Thesps offer surprises as they salute their own
As these things go, the 2002 awards season has been miserable for readers of tea leaves, pig entrails and other prognosticatory devices. Something has scrambled the circuits, making it difficult in this oh-so-wacky year to plumb voters’ preferences, in this case for Screen Actors Guild Award noms.
Adding to the confusion, Universal’s “A Beautiful Mind,” which scooped up SAG noms for actor, actress and ensemble, made a mistake during the submission process. In a U boo-boo, Jennifer Connelly was entered as actress — and received a nom — instead of supporting, where she’s Oscar nominated.
Studio execs call it an unfortunate error, but have good reason to hope for a reprise of last year’s USA Films flub with Benicio Del Toro. His “Traffic” cop was mistakenly flagged for a lead performance in the SAG kudos; he snagged that honor before bagging the supporting actor Oscar.
The U snafu, however, likely kept Nicole Kidman from what many thought was a sure-bet actress nom, for either “Moulin Rouge” or “The Others.” Widespread speculation is the Kidman vote was split, and in danced Connelly.
Then there’s the Penumbra Effect of actor noms Kevin Kline, Sean Penn and Denzel Washington. All three gave praised perfs — in “My Life as a House,” “I Am Sam” and “Training Day,” respectively — for films that otherwise had mixed receptions. Onlookers speculate their star power shined flattering light on co-stars Hayden Christensen, Dakota Fanning and Ethan Hawke, respectively, who collared SAG supporting noms.
The reasoning behind the SAG noms matters little, however, to New Line, whose “The Lord of the Rings: The Fellowship of the Rings,” “Life as a House” and “I Am Sam” snared six of the 30 film noms.
“It’s a great thing to put in the ads,” says Russell Schwartz, New Line domestic marketing prexy. “The ensemble (nom for ‘Rings’) is great. It’s a vote of confidence in the movie, and perhaps that bodes well for the nominations in the Oscar best picture,” Schwartz proficiently predicted before the Oscar noms were announced.
Even Carnac the Great couldn’t have been more on target.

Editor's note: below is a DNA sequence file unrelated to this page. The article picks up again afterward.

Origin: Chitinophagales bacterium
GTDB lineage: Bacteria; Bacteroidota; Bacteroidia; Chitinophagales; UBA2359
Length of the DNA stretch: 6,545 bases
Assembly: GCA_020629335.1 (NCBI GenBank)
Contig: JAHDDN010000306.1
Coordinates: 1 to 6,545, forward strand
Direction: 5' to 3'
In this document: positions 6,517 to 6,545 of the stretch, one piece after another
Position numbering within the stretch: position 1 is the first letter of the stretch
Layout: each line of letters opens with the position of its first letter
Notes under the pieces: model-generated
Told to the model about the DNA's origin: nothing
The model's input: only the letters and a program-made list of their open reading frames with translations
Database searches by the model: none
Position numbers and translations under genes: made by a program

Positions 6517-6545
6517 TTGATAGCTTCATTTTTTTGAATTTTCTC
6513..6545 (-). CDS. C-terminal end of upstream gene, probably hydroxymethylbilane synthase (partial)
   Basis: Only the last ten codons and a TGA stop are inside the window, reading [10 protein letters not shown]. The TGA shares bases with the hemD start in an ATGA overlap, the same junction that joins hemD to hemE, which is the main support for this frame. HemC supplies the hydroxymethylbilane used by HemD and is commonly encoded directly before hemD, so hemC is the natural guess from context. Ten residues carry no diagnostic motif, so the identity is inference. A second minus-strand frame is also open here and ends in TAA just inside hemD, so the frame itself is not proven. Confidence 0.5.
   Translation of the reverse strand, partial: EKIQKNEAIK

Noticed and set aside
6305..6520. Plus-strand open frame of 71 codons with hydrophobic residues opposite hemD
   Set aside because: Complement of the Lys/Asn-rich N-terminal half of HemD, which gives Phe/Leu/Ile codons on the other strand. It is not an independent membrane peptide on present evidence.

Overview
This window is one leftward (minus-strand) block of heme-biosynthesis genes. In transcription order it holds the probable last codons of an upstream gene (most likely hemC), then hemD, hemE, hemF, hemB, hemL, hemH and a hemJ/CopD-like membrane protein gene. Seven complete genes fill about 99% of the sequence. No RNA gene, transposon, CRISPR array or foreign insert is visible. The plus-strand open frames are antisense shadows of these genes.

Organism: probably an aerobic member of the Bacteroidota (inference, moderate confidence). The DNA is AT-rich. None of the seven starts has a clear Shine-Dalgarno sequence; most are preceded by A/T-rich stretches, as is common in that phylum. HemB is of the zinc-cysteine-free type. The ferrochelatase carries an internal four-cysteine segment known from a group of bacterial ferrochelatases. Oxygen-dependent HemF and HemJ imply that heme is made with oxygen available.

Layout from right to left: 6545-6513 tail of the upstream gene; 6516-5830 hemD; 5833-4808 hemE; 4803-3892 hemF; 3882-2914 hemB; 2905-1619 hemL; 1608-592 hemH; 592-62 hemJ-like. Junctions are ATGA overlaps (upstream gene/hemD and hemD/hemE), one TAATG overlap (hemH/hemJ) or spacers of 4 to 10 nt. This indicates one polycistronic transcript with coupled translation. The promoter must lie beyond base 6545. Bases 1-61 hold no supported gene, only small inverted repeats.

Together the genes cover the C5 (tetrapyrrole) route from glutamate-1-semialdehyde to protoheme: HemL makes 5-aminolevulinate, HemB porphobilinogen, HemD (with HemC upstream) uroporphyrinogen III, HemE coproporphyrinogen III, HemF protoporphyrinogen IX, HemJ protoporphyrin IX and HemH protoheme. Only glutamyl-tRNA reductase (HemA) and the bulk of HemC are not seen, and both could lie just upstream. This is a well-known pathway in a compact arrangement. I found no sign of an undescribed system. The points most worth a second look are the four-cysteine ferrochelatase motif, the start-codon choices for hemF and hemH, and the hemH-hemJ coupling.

“Rings” surprised many by leading all films with 13 Oscar noms, including best picture and a supporting nom for Ian McKellen. “A Beautiful Mind,” which many thought would lead the Oscar brigade, was second with eight noms.
In general, SAG nominators recognized high performance in low-performing films. Cate Blanchett in “Bandits,” Renee Zellweger in “Bridget Jones’ Diary” and Judi Dench in “The Shipping News” qualify here.
So does Cameron Diaz; though “Vanilla Sky” cleared $100 million, by most other measures she was more successful than the film. Par was delighted for Diaz, whom it has been pushing, but its biggest Oscar hope remains the film’s song, by Paul McCartney.
Dench was the only bigscreen thesp to snag double noms (best actress for “Iris” as well supporting for “Shipping News”), which may split her support for a win. Other doublers may do better: Richard Dreyfuss schooled with “The Education of Max Bickford” and Showtime telefilm “The Day Reagan Was Shot;” Sissy Spacek picked up best actress nods for “In the Bedroom” and telefilm “Midwives,” a cross-media couplet Lifetime hopes brings its first SAG win.
“I think (Spacek) is clearly in people’s consciousness now,” says Trevor Walton, Lifetime senior VP of original movies. “There are those moments in an actor’s career, when they’re at her level, where people are rediscovering her.”
Showtime also is hopeful of a breakthrough, with three other telefilms joining Dreyfuss’ with noms.
“It seems when people are actually forced to sit and watch the shows before voting, we do pretty well,” said Showtime programming prexy Jerry Offsay.
Otherwise, though, TV noms were about the tried and true, and winners should be too. Seven shows — “Sex and the City,” “Will & Grace,” “The Sopranos,” “The West Wing,” “Friends,” “Frasier,” and “Everybody Loves Raymond” — snared 23 of 30 slots. Only HBO’s “Six Feet Under” snared multiple noms from outside that group.